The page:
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Multicounty grand jurors say Narconon investigation should continue
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Multicounty grand jurors say Narconon investigation should continue

The multicounty panel investigated insurance fraud.

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Read the multicounty grand jury report, including a recommendation to continue investigating allegations of insurance fraud at Narconon Arrowhead.


{span style=”text-decoration: underline;”}Read the lawsuit by the National Association of Forensic Counselors against Narconon and 81 other defendants.

A multicounty grand jury’s final report recommends continued investigation of possible insurance fraud by a drug rehabilitation facility where three patients have died since 2011.

The grand jury heard testimony from multiple witnesses and reviewed numerous exhibits “concerning allegations of insurance fraud at Narconon Arrowhead,” the report states.

The grand jury began meeting 18 months ago in Oklahoma City to hear evidence gathered by more than 100 law enforcement agencies or agency divisions. The grand jury did not issue any indictments of Narconon officials among its 17 indictments.

“There is still work to be done in this investigation,” states the grand jurors’ final report, issued Thursday. “This Grand Jury supports and recommends the continued investigation of these allegations.”

Narconon Arrowhead is located on the shores of Lake Eufaula near Canadian, northeast of McAlester. The facility can house up to 200 patients, known in the program as students.

Narconon Arrowhead is the flagship branch of an international drug-rehabilitation organization rooted in the teachings of Church of Scientology founder L. Ron Hubbard. The program’s unorthodox treatment includes five-hour daily sauna sessions and large doses of niacin — vitamin B3. Additionally, patients go through training based on Hubbard’s teachings.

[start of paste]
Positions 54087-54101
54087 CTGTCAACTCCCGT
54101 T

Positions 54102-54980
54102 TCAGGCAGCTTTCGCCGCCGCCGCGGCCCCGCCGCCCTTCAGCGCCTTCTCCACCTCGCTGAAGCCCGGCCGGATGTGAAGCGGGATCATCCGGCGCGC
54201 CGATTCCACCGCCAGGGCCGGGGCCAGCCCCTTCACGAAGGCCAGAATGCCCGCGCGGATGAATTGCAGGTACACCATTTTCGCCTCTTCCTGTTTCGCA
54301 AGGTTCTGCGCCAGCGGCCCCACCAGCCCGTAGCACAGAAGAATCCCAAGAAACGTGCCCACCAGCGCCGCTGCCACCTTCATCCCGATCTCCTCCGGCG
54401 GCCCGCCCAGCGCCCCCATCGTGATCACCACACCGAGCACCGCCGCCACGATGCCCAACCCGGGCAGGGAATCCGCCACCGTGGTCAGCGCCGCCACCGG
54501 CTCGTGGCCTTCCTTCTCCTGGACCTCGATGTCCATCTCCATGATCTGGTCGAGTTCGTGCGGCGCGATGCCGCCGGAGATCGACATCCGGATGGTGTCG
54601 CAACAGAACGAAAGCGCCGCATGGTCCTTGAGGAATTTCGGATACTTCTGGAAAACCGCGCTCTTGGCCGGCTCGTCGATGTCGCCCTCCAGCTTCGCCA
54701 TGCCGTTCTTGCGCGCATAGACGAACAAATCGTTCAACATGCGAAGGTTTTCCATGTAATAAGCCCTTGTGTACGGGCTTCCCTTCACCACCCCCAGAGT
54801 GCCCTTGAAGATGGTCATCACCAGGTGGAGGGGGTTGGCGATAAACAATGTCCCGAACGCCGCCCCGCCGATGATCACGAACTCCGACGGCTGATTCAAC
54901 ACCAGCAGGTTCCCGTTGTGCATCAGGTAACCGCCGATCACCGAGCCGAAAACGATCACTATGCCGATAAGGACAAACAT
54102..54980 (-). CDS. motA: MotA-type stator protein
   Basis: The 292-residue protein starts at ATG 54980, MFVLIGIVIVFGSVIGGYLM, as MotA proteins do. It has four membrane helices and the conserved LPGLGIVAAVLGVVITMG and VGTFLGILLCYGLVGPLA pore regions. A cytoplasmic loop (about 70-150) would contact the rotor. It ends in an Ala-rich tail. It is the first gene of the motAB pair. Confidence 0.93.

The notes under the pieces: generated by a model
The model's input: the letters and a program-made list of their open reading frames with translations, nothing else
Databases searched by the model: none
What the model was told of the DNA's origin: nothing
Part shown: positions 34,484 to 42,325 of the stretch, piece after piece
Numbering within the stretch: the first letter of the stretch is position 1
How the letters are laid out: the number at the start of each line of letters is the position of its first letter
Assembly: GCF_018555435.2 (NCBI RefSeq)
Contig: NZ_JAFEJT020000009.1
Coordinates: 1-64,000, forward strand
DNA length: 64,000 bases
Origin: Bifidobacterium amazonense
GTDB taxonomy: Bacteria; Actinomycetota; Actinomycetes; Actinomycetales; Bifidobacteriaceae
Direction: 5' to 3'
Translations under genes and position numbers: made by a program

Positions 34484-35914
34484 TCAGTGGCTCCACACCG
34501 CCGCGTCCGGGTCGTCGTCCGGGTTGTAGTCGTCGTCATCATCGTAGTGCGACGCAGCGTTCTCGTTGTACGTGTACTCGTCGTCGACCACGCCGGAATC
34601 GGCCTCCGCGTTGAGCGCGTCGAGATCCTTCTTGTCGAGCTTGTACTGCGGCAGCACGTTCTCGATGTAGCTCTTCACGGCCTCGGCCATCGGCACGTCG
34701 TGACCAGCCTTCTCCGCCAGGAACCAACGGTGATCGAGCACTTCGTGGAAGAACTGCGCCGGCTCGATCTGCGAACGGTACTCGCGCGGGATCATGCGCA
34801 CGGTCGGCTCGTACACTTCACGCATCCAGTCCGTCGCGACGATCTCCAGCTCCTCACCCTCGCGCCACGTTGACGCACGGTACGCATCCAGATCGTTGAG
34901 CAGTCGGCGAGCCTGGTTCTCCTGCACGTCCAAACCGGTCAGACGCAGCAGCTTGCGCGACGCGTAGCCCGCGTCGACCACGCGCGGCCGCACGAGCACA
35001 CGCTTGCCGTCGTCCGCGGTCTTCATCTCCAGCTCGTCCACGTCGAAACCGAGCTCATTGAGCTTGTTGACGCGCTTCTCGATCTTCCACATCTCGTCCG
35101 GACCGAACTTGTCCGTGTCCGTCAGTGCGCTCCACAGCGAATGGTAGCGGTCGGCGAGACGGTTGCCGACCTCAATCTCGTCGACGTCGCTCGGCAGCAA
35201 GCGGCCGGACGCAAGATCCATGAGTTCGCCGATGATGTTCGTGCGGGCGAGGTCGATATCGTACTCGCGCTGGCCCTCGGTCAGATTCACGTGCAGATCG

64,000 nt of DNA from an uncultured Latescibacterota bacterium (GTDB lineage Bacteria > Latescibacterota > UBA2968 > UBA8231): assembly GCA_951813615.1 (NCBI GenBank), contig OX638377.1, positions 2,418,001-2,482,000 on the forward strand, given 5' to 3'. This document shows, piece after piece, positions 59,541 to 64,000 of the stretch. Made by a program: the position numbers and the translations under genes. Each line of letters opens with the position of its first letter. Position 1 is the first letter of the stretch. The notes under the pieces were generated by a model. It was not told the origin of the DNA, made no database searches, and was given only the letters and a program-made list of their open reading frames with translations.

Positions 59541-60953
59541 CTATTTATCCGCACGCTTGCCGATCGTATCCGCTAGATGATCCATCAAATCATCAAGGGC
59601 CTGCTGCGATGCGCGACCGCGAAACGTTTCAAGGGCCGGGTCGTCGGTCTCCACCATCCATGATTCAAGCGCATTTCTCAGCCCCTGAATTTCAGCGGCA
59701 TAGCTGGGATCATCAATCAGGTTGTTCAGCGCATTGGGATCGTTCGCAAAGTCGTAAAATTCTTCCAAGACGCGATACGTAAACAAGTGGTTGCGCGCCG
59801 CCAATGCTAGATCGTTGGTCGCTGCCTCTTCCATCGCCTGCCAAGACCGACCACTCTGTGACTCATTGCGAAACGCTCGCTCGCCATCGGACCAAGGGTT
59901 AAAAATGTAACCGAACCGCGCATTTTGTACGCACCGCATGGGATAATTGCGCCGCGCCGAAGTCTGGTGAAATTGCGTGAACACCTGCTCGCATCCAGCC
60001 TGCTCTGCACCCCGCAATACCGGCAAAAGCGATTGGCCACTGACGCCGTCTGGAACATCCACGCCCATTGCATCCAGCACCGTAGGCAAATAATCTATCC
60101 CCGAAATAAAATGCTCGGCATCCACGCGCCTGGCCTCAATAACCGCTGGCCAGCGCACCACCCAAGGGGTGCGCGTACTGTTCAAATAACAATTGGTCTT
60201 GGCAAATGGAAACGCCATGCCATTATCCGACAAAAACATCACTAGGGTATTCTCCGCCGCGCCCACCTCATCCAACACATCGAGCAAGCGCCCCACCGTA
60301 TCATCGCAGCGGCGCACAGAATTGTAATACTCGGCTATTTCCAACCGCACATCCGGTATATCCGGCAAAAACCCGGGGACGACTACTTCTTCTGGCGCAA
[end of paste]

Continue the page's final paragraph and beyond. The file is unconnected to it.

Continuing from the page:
A multiagency investigation of Narconon Arrowhead began after Stacy Dawn Murphy, 20, died from a drug overdose at the facility in July 2012. Her death followed the deaths of patients Gabriel Graves in 2011 and Hillary Holten in 2012.

Attorney David Riggs, representing Narconon Arrowhead, has said he is aware of the grand jury investigation and that “we provided the information that they wanted.”

Among witnesses called by the grand jury is Eric Tenorio, a supervisor at Narconon Arrowhead and other locations for 12 years. Tenorio said the centers operate as a recruiting tool for the Church of Scientology. He said he eventually left his job and began filing complaints about Narconon, including that employees falsely claimed to be certified drug counselors.

Narconon Arrowhead is currently facing at least 11 lawsuits in Oklahoma courts, including a federal suit by a national association that certifies drug addiction counselors. The National Association of Forensic Counselors sued Narconon Arrowhead, the Church of Scientology and 80 related defendants in Oklahoma’s Eastern U.S. District Court in Muskogee.

In addition to the federal suit, 10 lawsuits have been filed in Pittsburg County District Court alleging wrongful deaths of Narconon patients, negligence, fraud and other claims against the drug rehabilitation facility.

Riggs said previously the facility operated for 20 years in Oklahoma “without any incidents at all” before the three deaths. He said Narconon cannot publicly respond to allegations in the lawsuits due to patient confidentiality laws.

The facility has a pending application for certification as a substance abuse halfway house, defined by state law as one that provides “low intensity substance abuse treatment in a supportive living environment to facilitate the individual’s reintegration into the community.”

The Oklahoma Insurance Department confirmed to the World that officials there had received subpoenas to testify before the grand jury about Narconon. The Insurance Department said it could not discuss details of active investigations.

Following a raid on its Georgia office last year, Narconon agreed to surrender its license there to avoid criminal prosecution. State investigators uncovered nearly $3 million in alleged insurance fraud by Narconon of Georgia, according to news reports.

Ziva Branstetter 918-581-8306

ziva.branstetter@tulsaworld.com

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